Problem-based learning (PBL): It’s all the rage. PBL is an innovative addition to modern K-12 pedagogy, but it can seem overwhelming for beginners. It doesn’t have to be, though. PBL’s principal goal—meeting students where they are and putting them to work solving real-world problems—marks a significant shift from old educational models. Putting it into action… Read More

6 Ways Students Can Reduce Stress Before Big Tests

By Kara Wyman, MEd May 16, 2017

Tests help us assess students’ comprehension and skills, but they can cause a great deal of stress and anxiety. To help students destress before taking a test, try one or more of the activities below. Whether you work with elementary, middle or high school students, there’s always a way to help them feel even slightly… Read More

Test Anxiety: Reducing Stress on Students

By Monica Fuglei May 10, 2017

Parents and educators alike worry that standardized tests place undue burdens on students, triggering stress and anxiety. In a fast-moving culture full of pressure to accumulate good grades and broad experience portfolios, teen stress and anxiety are moving down the chain and affecting middle and elementary students as well. Sometimes this stress manifests as testing… Read More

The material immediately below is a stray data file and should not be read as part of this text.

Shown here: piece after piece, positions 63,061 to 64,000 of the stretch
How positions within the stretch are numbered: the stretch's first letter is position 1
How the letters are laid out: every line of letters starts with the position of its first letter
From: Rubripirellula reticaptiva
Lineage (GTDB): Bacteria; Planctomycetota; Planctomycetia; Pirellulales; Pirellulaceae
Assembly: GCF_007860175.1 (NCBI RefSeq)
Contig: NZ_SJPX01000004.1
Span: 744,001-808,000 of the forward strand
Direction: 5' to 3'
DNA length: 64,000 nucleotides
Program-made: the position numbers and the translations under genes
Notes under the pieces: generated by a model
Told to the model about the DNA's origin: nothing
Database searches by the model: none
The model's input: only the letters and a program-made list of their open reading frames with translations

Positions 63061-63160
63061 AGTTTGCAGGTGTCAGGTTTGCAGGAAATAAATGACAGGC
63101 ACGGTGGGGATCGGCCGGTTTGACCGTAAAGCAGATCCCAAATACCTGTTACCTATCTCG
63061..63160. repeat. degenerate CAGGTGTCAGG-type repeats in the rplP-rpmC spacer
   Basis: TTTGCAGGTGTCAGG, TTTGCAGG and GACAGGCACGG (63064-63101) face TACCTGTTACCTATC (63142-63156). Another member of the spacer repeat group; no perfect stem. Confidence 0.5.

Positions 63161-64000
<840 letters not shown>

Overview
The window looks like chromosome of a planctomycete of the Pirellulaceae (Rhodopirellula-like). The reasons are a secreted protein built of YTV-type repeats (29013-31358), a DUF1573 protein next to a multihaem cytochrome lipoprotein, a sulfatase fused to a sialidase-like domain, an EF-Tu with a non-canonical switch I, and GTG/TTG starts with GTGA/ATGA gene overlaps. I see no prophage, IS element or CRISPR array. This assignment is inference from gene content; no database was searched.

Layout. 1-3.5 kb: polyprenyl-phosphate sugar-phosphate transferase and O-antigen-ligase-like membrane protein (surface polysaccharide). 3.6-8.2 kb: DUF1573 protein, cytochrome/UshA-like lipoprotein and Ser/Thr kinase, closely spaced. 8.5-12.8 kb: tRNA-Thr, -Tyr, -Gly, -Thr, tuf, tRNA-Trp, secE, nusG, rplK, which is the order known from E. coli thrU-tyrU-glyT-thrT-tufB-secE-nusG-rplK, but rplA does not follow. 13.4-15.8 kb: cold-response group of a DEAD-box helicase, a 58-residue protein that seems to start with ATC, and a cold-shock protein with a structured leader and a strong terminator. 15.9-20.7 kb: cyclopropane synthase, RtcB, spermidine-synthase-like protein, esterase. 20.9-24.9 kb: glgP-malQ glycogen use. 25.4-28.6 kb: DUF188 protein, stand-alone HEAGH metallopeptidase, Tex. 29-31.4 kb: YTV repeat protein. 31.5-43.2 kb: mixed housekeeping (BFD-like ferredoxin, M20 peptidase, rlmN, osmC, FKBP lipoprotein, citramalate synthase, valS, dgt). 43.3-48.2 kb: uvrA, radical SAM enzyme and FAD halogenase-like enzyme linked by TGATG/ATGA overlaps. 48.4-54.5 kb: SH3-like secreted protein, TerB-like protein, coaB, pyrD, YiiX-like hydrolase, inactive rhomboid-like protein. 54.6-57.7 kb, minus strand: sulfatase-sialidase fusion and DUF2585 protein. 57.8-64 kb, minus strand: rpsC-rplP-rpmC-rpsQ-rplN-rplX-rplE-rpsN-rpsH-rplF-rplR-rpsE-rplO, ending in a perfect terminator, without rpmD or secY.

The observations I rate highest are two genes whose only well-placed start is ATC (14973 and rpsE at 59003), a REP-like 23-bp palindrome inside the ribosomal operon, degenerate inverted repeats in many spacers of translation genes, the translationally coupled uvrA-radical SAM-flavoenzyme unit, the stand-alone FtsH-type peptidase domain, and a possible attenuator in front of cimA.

For the second year in a row, my daughter launched a full-fledged campaign against standardized testing. About a week before the tests began, she argued they were ineffective and unfair. She echoed the concerns of a variety of students, parents and teachers: It’s a bad measure, it’s stressful, it doesn’t influence grades, it takes too… Read More

Right now, students across the U.S. are registering for next fall’s high school classes — including honors and advanced placement. Traditionally, schools used test scores or previous coursework to place students in AP or honors courses, but lately more students can self-place in these courses. Students getting into high-level courses essentially because they want to… Read More

It’s easy to fall into a routine of assessing students the same way over and over. But letting students choose from a menu of assessments can do them a lot of good — and make you a better teacher. Sure, it takes time to create alternative assessments, but there are tons of resources online that… Read More

In an era of increased standardized testing and a focus on standards and competencies, teachers must use the best methods for measuring student learning. The rote memorization and multiple-choice tests of years past are increasingly incapable of assessing the complex tasks modern students perform. These old testing strategies are too narrow for the high-level benchmarks… Read More

Today’s education models tend to focus on a child’s achievement deficits — if students aren’t reading at grade level, for instance, then teachers try to get them caught up. Mindprint Learning flips this model, using cognitive tests to identify children’s strengths and engage them in ways that compensate for their weaknesses. The goal: Let kids… Read More